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Public Health Ophthalmology (PHO) program

Public Health Ophthalmology (PHO) fellowship program of the Dana Center for Preventative Ophthalmology (A World Health Organization Collaborating Centre for the Prevention of Blindness).


This program is designed to help eye care professionals to develop skills in applying public health principles to blindness prevention.


An academic program lasting for 1 or more years assists the student in acquiring skills in Epidemiology, Biostatistics, and the application of public health techniques to national and international problems in ophthalmology. Typically, one candidate per year is considered for the program and may be either a clinician-scientist or a PhD candidate or graduate. Clinician-scientists have often used the K award program of the NIH (see Clinician-Scientist training program of the Wilmer Institute). Candidates for the degrees of Master of Public Health or the PhD. typically enroll simultaneously with the fellowship at the Bloomberg School of Public Health of Johns Hopkins.

Through mentors from Dana Center faculty, the Public Health Ophthalmology (PHO) program exposes students to the principal public health issues in eye disease, through coursework at the School of Public Health, seminars designed for the program of the individual fellow, visiting lecturers from around the world, and a thesis project that is written to describe a useful program of vision assessment, care or evaluation, with the goal of implementation thereof after completion of the program.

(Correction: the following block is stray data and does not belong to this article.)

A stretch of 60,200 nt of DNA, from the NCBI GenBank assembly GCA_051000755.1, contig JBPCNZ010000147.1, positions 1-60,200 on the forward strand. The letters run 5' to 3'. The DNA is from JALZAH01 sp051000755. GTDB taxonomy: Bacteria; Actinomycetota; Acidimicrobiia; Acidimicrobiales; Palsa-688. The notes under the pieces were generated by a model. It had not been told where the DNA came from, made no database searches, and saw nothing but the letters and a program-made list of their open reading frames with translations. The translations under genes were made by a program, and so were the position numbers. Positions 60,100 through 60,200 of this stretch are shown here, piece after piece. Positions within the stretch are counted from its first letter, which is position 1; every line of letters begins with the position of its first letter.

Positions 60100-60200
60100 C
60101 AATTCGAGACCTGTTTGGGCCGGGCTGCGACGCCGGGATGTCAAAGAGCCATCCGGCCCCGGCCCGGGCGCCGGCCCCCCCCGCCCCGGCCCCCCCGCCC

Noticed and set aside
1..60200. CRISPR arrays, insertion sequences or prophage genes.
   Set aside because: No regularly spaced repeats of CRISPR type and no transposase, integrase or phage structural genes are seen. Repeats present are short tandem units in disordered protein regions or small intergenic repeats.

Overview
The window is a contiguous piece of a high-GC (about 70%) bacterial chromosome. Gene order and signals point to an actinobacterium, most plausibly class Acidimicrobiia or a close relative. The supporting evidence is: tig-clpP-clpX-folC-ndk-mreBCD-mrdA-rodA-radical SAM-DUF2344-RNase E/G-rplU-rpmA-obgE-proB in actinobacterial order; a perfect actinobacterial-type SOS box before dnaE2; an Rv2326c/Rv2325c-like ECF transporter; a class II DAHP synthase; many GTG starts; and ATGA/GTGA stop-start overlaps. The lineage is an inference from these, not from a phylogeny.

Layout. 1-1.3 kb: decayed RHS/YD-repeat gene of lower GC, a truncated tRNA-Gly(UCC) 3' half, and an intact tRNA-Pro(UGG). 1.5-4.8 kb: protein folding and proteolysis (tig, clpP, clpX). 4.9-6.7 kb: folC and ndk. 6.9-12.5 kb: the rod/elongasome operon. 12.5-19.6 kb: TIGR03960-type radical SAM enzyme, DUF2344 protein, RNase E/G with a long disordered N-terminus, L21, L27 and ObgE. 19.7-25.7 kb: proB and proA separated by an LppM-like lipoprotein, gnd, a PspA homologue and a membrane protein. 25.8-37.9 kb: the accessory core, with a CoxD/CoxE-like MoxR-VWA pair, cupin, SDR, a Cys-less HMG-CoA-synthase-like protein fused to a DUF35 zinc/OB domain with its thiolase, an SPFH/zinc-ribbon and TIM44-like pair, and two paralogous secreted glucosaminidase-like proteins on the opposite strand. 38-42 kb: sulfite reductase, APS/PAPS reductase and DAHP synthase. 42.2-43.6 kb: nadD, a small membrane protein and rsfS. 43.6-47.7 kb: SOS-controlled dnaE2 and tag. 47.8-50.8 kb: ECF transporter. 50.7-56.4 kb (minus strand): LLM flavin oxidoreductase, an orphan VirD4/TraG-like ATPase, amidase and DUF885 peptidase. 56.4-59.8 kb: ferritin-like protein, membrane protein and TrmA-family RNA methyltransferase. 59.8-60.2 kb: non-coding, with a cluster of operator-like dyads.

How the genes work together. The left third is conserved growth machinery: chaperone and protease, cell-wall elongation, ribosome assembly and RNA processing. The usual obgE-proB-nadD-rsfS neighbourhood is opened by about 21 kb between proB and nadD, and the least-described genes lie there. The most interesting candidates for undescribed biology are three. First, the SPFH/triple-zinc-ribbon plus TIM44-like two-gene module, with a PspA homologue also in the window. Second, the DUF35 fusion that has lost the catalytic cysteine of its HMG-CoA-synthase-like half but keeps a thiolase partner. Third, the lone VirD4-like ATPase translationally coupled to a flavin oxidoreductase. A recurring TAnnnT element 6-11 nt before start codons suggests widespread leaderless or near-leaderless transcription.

Graduate ophthalmologists, optometrists or research scientists with a career interest in public health programs in eye care.


The Dana Center seeks to assist those who wish to improve the eye health of those in the U.S. or abroad. Students who are not U.S. citizens are expected to return to their home country after training. We encourage and support programs that involve Dana Center personnel in subsequent research programs of past fellows.


The Dana Center has limited endowment to support some costs of the fellowship, but primarily supports applications by candidates for other support for their costs. Tuition and expenses for the Master of Public Health degree program are expected to be approximately $55,000 for that year.


In 1984, the past Dean of the School of Public Health, Alfred Sommer, M.D., conceived a program to train ophthalmologists in epidemiology and in the problems of world blindness. The causes of blindness are embedded in each community and a public health perspective is required to measure the extent of blinding diseases, to characterize the unique risk factors that each poses and to develop effective and practical approaches to prevention and treatment.

The Dana Center of the Wilmer Eye Institute and The Johns Hopkins Bloomberg School of Public Health provide an unparalleled setting for public health and ophthalmology. Wilmer contributes a broad range of expertise in ophthalmic practice and research in the United States, and perhaps the world. The Bloomberg School of Public Health offers the perspective of epidemiologic research and community-based action. The Dana Center, by virtue of its Public Health Ophthalmology experts and biostatisticians, can uniquely support this program.